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Safety of Women, Still an Utopian Concept

Authorities lack a holistic approach towards ending the ordeal of women travelling in public buses who are groped, touched inappropriately.

Published: 29th October 2014 06:03 AM  |   Last Updated: 15th December 2014 02:23 PM   |  A+A-

That-Day

HYDERABAD: “It is simply not okay to touch me without my permission, and It’s downright infuriating that I have to fight for that basic right over my own body every single day,” Aditi Gautam (name changed), a student of city college posted on her Facebook recently. While posting this, she might not have realized that she was giving words to the anger of lakhs of women and girls in the city, who otherwise have to turn an ignorant eye when eve-teased in public places, crowded buses, theatres, shopping malls, etc.

The police might have created 100 SHE teams to stop the menace of eve teasing, yet authorities lack a holistic approach towards ending the ordeal of women travelling in public buses who are groped, touched inappropriately or pinched by men but have to feign ignorance owing to the stigma attached it.

Pinched in a bus

When Ankita Deshpade (name changed), a content writer with a firm at Lakdikapul, was squeezed around her waist by a middle-aged man while travelling in a crowded bus on her way to work, she lost the man in the crowd before she could catch hold of him or raise an alarm. Feeling shamed and defeated, Ankita continued her journey. 

What’s been proposed

Having to guard their backs every time they step out of their homes, what options does a women passenger have when she encounters unwelcome advances or sexual overtures from a pervert in a running bus?

If our authorities – police, traffic and transport –are to be believed, the SHE teams are equipped to deal with such cases, The teams, comprising policewomen and policemen with secret video cameras, will be stationed at public places like bus stops, colleges, crowded junctions, etc, on the look out for men harassing women, says Hyderabad police commissioner (law and order) M Mahender Reddy. “If the offender stalks the victim and boards the bus along with her, our men will do the same. After getting sufficient evidence, the person will be nabbed,” says Reddy.

He also adds that if any man stalks or pesters a woman in moving bus, their best bet is to dail 100. “The identity of the caller will be kept confidential and only information like the bus number and it’s route, etc., will be asked for. The bus will be intercepted at the next stop,” the Commissioner informs.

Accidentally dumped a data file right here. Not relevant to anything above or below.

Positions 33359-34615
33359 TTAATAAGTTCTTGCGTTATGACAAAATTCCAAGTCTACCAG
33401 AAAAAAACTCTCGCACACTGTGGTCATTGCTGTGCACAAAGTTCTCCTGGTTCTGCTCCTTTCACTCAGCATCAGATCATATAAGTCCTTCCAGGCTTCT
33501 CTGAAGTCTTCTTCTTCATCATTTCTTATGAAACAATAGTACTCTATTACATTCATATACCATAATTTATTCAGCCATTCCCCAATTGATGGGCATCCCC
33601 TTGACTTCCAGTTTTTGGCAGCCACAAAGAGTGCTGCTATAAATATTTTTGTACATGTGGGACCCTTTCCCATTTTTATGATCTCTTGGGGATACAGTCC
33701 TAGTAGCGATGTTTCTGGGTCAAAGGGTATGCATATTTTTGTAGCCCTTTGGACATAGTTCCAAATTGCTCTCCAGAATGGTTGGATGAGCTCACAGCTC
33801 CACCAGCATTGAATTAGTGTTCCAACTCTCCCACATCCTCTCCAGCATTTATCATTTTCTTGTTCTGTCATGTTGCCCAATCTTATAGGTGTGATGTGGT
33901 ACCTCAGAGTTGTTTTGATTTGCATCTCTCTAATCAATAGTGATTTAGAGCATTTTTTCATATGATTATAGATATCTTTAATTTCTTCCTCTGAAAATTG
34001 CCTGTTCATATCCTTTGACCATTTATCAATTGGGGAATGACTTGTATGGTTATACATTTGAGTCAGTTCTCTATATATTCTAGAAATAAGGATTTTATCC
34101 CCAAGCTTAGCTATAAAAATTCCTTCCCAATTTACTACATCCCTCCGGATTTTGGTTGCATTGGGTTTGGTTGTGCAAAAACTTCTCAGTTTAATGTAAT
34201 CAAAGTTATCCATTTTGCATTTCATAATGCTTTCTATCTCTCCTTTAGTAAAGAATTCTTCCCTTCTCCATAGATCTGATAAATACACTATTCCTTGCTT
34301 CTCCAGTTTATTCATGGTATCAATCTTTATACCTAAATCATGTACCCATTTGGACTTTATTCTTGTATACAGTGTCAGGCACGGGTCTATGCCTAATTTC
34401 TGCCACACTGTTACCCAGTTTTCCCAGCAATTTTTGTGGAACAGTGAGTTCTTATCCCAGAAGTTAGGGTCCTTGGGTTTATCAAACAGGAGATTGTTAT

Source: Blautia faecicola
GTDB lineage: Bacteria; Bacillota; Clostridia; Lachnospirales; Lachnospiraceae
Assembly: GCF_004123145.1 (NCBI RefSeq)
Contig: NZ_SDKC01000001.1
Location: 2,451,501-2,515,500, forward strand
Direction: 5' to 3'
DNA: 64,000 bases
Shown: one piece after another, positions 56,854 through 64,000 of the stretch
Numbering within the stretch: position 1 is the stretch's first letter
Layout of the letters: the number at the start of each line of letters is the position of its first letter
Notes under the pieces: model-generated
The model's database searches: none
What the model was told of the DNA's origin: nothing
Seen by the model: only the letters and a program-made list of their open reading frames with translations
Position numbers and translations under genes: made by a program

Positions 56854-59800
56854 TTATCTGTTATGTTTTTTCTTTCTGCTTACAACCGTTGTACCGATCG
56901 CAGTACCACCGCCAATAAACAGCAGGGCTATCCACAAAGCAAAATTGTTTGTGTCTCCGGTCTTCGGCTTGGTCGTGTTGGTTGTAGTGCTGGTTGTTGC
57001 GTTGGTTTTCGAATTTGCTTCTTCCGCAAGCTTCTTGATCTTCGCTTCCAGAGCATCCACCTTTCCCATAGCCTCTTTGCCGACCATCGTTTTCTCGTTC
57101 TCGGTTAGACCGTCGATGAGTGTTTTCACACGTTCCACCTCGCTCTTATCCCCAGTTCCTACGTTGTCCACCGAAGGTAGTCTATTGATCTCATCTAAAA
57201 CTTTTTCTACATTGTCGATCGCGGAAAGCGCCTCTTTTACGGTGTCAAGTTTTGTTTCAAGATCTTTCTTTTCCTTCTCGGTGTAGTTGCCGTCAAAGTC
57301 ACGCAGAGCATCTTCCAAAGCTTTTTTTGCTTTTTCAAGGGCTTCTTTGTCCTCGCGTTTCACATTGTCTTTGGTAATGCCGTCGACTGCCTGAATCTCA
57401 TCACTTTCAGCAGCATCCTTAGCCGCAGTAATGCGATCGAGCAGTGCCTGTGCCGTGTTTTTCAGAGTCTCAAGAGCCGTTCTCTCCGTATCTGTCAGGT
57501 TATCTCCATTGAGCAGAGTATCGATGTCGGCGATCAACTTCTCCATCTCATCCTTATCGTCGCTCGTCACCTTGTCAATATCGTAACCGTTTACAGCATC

Echoing his statement is joint transport commissioner (JTC) T Raghunath who urges women to confide in the conductor or bus driver – who will divert the vehicle to the nearby police station – if any untoward incident takes place. “It is the bus driver and the conductor who must come to the initial rescue of the victim, they should pacify the passengers and at the same time be able to nab the offender and hand him over to the police if anything happens in a moving bus,” the JTC says.

Meanwhile, Jitender, additional commisioner of police (traffic) while saying that the matter is a law and order issue, promises to offer cooperation as well.

Don’t humiliate us

So, does this inspire a sense of security among women? Probably, Not. “In our society where women are told that they should dress up in certain way to prevent men from misbehaving with them, how can I trust that police will take action against the pervert who has violated my body. Safety in India for women is an utopian concept and by making noise we will be the only ones who will be humiliated,” says Ayesha Khan, a student.

Women in the city are also apprehensive about the police’s claim of keeping victim’s identity confidential. “The minute I tell the conductor the man is misbehaving, I will be sized up. It is probable that co-passengers will intervene and will tell the stalker to apologise. And, that will be the end of it. There will be no punishment,” says a skeptical Preeti Shah, an IT employee.

Utopian, indeed

The apprehensions of the fairer sex is not unfound. Even though stalking and voyeurism were made a criminal offence under Nirbhaya Act last year, the plight of women hasn’t improved. In fact, a mechanism that will enable smooth functioning of the SHE teams – coordination among the police and RTA--continues to be a faraway dream. “The teams have been formed but we are yet to propose a legislation that will define roles and responsibilities of all associated with safety of women in public places including running buses,” admits the commissioner.



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